Be a Man!

by Varden Frias 2 years ago in humanity

My Experiences Involving Workplace Harassment as a Transgender Individual

Be a Man!

First things first: Let's rip off the band-aid. I'm transgender—female to male—and have been passing for a little over a year now. If you're unfamiliar with the term "passing," it simply means that I resemble the gender that I feel is most right for me. In this case, I look like a male and no one questions that I am one. Mostly this is an excellent thing because I have been wanting this for many years and finally I don't have to deal with people mistaking me for a woman. It's awesome.

Unfortunately, this creates problems sometimes. In American society, a man is expected to act a certain way. By no means am I your average Joe guy. I am not loud, particularly muscular (though I used to be) or hairy. My walk does not have the typical manly swagger and I use my hands to express emotion when speaking. I used to have shame in this, but this is simply who I am. However, recently, this caused me some trouble at a place I used to work.

Back in July 2017, I was hired as a dough production worker at a bagel place near Seattle, Washington. Working conditions were highly industrial, meaning that I had to "toughen up" if I wanted to keep up with the type of work. It was extremely manual labor; we're talking lifting fifty to one hundred pounds of raw dough, bags of flour, and being quick with loading stuff from a conveyor belt. It was fast paced and I was heaving giant globs of raw dough for eight hours, five days a week. Since I had a strong history of hitting the gym two years prior, the actual work wasn't as hard as it could have been. The real trouble came from my coworkers.

There were four of us who worked in the "dough room," as the establishment called it. One of the guys was a little off-putting and at first, I didn't know why. Over time, though, I learned that he'd cause me some discomfort. For the most part, I'm very easy-going and friendly, so this guy would chat it up with me. Harmless conversations at first, but after a while, he started poking me with a knife every so often, which is when things started to get weird.

At first, I thought he was playing. The knives weren't sharp—most of them had blunt edges but were serrated for cutting dough. I saw him poking or lightly punching the other dudes, sort of rough play, and figured it wasn't that big of a deal. I'm not too sensitive, so I brushed it off. Then, he would come up behind me and poke me with other knives with sharper edges. The line between play and harassment became blurred and I noticed he did it to me more than he would the other guys.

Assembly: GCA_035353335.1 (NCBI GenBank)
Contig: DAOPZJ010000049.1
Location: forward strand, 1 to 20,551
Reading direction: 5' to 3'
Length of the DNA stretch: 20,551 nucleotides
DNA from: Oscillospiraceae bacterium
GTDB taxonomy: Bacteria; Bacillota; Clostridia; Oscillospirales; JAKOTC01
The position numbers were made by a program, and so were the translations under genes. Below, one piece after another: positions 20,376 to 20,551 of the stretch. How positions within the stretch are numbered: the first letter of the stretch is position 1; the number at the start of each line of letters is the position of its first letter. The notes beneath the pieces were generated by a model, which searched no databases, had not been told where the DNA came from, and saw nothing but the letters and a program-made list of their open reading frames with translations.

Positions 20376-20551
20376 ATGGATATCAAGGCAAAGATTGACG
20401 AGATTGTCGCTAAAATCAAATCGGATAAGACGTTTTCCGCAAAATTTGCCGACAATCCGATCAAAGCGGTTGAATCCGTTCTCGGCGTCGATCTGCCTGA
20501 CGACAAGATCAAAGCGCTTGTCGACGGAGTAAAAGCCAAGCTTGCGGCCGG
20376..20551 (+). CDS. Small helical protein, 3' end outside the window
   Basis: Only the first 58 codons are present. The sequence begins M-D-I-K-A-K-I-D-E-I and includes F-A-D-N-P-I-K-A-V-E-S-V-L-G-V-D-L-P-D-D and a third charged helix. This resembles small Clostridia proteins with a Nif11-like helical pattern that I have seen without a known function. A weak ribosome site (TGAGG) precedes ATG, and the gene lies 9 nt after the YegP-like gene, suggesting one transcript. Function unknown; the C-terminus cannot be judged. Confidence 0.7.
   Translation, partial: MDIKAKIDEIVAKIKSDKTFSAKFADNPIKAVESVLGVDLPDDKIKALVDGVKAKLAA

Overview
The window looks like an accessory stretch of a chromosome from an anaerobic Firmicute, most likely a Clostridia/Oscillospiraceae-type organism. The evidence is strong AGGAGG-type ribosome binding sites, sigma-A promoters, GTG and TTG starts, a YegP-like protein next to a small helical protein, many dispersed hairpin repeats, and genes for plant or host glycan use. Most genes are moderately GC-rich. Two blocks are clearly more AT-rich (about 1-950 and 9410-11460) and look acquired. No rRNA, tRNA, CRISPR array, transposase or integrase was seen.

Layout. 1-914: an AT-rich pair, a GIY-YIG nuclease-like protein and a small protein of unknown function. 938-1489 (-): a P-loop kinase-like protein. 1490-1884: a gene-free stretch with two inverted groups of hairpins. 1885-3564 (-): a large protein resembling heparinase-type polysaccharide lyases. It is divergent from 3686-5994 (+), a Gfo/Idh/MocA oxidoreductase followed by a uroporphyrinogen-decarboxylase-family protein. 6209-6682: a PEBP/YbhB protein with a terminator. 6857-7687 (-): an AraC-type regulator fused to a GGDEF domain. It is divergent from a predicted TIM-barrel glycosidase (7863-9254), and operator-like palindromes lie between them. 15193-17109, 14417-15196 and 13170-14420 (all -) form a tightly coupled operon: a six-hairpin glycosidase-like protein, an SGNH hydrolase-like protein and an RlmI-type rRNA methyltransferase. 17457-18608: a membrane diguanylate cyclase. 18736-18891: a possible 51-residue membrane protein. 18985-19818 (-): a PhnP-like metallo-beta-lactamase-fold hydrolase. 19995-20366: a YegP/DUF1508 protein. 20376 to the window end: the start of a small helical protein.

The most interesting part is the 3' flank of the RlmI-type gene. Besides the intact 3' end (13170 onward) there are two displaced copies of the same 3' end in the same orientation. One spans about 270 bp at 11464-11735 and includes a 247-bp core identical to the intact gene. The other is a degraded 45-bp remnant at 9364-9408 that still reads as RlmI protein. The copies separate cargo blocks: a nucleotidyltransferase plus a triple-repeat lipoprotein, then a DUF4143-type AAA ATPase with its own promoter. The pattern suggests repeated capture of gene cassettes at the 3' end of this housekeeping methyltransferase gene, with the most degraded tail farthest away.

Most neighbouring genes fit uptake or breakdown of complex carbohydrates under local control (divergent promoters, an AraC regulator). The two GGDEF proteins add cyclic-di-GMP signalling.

It was creepy to the point that I didn't want to say anything. Looking back now, I should have had the self-respect to tell him to back the f*** off, but I was a timid guy back then and sort of let it happen. Also, I was afraid of rocking the boat. So this continued for a while and I wasn't sure if it was because I was smaller or that I carried myself a certain way or what.

One day we were talking about names and he told me that my name sounded fake. My name is pretty strange, but it's one of those names that are old and haven't been used for centuries. I didn't think much of what he said, but later on, when there was a lull in the workload, he was talking to the other workers. All the other workers were there and he was saying that he was checking the roster for his schedule and said that there was a woman's name on the list when he knows there are only four men working in the dough room.

Now, at that point, I hadn't changed my name legally, so my ID stated the name I was given at birth, which is an extremely feminine name. My employer apparently puts the schedules up with everyone's name for everyone else to see. I never checked the schedule because my boss constantly told everyone what their hours were on a daily basis so I figured I wouldn't need to check. I also figured there was a lot of workers on the schedule since this was a schedule for the entire factory and thought that the name would get lost in the crowd and no one would question.

At that point, though, I knew that I'd been found out. The sneaky little jerk had looked me up because my name was "weird" and put two and two together and decided he wanted to share it with the rest of the dough room. I thought at that point he would out me and call me some anti-trans slurs or stuff like that, but he didn't outright call me out. But he did say my birth name very loud and insinuated to me that he was going to do that, but no one really questioned who this "girl" was and we left it at that. Fortunately, the guy quit. My biggest regret was not reporting him to the manager. Still, I'm glad nothing extremely dangerous happened and that now I'm safe.

Varden Frias
Varden Frias
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Varden Frias

Aspiring author of gothic horror, dark fantasy and occasional LGBT coming of age story. I will read pretty much anything: fiction, nonfiction, graphic novels, etc. If it's a cool story with cool characters, I will probably give it a read. 

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